Concise, critical reviews of books, exhibitions, and projects in all areas and periods of art history and visual studies
June 21, 2012
Oleg Tarasov Framing Russian Art: From Early Icons to Malevich Trans. Robin Milner-Gulland and Anthony Wood. London: Reaktion Books, 2011. 418 pp.; 77 color ills.; 183 b/w ills. Cloth $70.00 (9781861897626)
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The frame, as object and concept, has attracted a fair amount of attention in recent years. Art historians, in particular, have explored the multiple (sometimes competing and conflicting) roles of the frame: its ability to draw attention to and away from the center; its capacity to open up or close in space; its efficacy as a visual or verbal sign; its status as a permanent or ornamental “supplement”; its formal and thematic relations to thresholds, such as windows and portals, to name but a few. Oleg Tarasov’s Framing Russian Art: From Early Icons to Malevich engages all these aspects of the frame through an exploration of its importance to icons, iconostases, ceremonial halls, coronation rooms, architectural ensembles, and more, from the medieval period up to the twentieth century in Russia. As the introduction states, the book is not concerned with delineating a history of the frame; instead, it attempts to trace “the history of the interaction of the person and image, in which the frame is problematized as a distinct means for perceiving the world” (12). Consequently, this study examines the changes in the perception of images, and of the world, occasioned by changes in the material and philosophical attributes acquired by the picture frame over time. The value of such an endeavor lies in the ways in which it applies the established literature on frames to a broad swathe of Russian art and culture, bringing it to an English-speaking audience. Some of the material—the dizzyingly extravagant Baroque iconostases, for instance—will be sure to lure historians of art, religion, and mass culture into ruminations over illusionism, ornamentation, spatial division, and, yes, framing.

Part 1 draws distinctions between medieval and post-medieval frames. The medieval (specifically Byzantine) frame is designated as a “safe stronghold” (27), an impenetrable barrier demarcating sacred space. The “ark” of the icon—the raised frame with the representation embedded in its hollow—enforces a spatial and spiritual distance between the viewer and the representation. The latter seems to reveal itself from the depths of the “ark,” which protects it. “The ark as frame points in two directions: it is directed both to the centre . . . and outwards, to the world itself. . . . The frame of an icon . . . links the two [spaces] together” (35). Mentioning briefly the theories of representation written (and rewritten) by the Iconophiles during and after Byzantine Iconoclasm, Tarasov posits the above quality of the frame—its ability to link the sacred and the temporal—as related to the terms in which the icon itself came to be defined, that is, as a link between the divine and the human. It is no surprise then that the frame of an icon, or the “threshold of the perception of the divine countenance,” often contains prayers or donor inscriptions, thus becoming a meeting ground “between a distant God and the sinful human being” (36).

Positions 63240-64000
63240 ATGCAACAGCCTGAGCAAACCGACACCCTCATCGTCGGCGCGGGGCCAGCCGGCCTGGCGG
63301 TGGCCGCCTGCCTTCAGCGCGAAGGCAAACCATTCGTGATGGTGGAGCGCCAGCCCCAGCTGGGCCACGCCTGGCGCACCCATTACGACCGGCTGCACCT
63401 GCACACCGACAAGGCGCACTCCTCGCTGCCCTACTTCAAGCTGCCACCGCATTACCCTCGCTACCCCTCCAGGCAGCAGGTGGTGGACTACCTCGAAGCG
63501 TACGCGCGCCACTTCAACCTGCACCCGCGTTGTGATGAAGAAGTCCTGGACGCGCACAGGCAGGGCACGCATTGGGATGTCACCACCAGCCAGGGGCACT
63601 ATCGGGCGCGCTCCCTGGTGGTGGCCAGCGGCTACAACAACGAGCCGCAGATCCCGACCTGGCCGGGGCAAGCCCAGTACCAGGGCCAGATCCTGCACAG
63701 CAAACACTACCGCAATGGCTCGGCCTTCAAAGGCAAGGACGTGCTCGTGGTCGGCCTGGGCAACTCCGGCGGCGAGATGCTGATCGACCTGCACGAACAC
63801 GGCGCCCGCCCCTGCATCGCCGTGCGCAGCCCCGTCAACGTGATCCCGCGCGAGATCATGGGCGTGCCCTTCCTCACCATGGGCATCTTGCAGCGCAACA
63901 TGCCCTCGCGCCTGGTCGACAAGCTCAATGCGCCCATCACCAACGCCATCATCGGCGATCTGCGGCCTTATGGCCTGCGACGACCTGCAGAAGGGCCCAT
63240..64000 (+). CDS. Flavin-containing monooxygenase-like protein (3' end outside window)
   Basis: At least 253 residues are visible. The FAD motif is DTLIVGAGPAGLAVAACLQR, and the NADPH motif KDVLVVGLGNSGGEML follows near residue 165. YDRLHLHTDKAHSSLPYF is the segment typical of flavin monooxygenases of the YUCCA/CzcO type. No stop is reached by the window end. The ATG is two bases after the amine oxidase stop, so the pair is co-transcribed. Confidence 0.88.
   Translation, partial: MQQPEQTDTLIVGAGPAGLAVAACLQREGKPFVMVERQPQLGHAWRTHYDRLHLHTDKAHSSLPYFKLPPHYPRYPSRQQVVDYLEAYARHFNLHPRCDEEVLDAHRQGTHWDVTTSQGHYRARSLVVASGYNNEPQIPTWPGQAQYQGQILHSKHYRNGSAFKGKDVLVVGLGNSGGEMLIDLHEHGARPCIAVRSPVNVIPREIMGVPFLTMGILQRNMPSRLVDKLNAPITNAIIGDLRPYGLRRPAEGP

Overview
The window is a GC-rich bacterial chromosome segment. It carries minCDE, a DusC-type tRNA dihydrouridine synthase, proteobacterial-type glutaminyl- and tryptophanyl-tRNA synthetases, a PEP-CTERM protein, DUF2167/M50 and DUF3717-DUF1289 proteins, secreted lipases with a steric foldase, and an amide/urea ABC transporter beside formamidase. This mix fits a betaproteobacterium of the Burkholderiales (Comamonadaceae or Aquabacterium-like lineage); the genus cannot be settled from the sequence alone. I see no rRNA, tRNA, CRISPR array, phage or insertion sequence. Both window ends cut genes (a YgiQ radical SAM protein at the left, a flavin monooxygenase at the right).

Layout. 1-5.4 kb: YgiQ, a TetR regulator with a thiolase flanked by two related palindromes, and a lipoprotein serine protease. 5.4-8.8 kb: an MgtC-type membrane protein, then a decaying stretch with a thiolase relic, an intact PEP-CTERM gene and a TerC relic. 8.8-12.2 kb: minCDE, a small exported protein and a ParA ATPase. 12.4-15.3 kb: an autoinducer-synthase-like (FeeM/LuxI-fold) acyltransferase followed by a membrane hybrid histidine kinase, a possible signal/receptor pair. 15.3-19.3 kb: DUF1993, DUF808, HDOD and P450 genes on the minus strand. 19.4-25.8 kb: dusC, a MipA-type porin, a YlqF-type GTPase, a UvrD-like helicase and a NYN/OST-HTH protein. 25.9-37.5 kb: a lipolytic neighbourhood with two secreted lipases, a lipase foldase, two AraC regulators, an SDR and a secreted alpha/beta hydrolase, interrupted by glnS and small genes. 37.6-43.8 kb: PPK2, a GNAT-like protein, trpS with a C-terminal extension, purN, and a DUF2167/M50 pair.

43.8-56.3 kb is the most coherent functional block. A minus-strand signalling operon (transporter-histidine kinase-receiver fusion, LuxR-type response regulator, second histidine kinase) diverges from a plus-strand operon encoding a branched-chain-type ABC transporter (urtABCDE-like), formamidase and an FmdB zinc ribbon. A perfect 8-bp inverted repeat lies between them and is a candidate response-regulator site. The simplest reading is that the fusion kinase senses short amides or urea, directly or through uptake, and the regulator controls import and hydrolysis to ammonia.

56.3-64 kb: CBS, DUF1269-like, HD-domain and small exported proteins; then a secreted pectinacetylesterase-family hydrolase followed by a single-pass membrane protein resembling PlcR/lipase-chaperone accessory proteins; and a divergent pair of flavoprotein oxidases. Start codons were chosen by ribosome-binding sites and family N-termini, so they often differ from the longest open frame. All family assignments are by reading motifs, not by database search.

The Renaissance frame differs from its Byzantine counterpart in operating as a window, or a mirror. Where an icon presents the image as though it is set against a blank wall, thus implicitly designating the icon as the world itself, the Renaissance picture functions only as part of the world (36). It allows the beholder the illusion of entering that world. Discussing the treatises of Alberti, Leonardo, and Dürer, and their modern commentators such as Erwin Panofsky and Pavel Florensky, Tarasov posits the Renaissance frame in its various avatars (cassetta and tondo) as a device that reinforces the illusion of the transparency of the painterly surface. “The frame eased the process of apprehending the picture that was put forward for contemplation” instead of attempting to protect and, to a certain extent, seal off the image as did the medieval “ark” (38). Tarasov thereby submits that the Quattrocento produced not only a “separate material frame, but also a separate speculative and conceptual frame—the autonomous aesthetic theory of mimesis linked to it” (45).